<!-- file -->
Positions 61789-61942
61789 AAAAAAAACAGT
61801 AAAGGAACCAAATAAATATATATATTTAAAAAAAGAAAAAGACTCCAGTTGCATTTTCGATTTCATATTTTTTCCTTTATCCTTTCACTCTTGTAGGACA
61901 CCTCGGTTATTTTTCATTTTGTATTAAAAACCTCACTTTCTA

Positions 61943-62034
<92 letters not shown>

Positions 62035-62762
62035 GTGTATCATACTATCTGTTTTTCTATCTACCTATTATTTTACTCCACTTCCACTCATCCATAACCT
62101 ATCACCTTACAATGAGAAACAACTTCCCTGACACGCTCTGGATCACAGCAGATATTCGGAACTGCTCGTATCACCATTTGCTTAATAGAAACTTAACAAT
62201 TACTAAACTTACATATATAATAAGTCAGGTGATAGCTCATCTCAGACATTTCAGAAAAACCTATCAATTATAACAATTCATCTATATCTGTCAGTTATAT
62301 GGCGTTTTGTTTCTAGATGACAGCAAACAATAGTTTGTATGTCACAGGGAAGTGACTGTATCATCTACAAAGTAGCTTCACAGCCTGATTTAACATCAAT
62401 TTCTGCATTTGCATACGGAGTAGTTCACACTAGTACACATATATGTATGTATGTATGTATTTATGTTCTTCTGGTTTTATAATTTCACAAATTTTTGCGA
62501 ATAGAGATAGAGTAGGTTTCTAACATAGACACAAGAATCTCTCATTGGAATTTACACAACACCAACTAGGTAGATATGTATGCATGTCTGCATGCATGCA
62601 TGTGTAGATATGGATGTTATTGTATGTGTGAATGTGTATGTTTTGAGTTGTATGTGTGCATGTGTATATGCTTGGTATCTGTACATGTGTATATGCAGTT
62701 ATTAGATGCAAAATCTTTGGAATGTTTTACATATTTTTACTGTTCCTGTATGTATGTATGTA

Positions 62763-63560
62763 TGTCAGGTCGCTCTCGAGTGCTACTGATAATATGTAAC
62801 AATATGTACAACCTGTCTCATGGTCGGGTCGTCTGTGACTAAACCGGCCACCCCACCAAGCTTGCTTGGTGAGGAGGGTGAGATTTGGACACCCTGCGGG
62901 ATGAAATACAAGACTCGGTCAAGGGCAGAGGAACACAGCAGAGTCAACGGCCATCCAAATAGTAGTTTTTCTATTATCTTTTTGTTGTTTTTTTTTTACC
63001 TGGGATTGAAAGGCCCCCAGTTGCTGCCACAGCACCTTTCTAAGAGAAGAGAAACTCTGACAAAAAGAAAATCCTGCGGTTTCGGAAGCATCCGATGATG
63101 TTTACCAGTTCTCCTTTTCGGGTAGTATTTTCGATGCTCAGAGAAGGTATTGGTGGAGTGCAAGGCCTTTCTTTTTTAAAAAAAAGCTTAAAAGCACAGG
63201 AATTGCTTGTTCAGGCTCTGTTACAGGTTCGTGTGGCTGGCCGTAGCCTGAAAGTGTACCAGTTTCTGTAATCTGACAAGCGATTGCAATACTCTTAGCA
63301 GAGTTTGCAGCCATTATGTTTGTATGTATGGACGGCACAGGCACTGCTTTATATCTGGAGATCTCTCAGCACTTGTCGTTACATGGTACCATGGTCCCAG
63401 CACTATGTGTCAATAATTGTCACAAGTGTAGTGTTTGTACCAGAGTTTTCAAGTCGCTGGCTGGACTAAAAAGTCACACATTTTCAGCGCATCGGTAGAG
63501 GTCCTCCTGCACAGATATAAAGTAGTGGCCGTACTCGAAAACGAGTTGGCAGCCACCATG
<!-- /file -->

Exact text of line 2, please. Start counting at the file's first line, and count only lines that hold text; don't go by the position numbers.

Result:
61789 AAAAAAAACAGT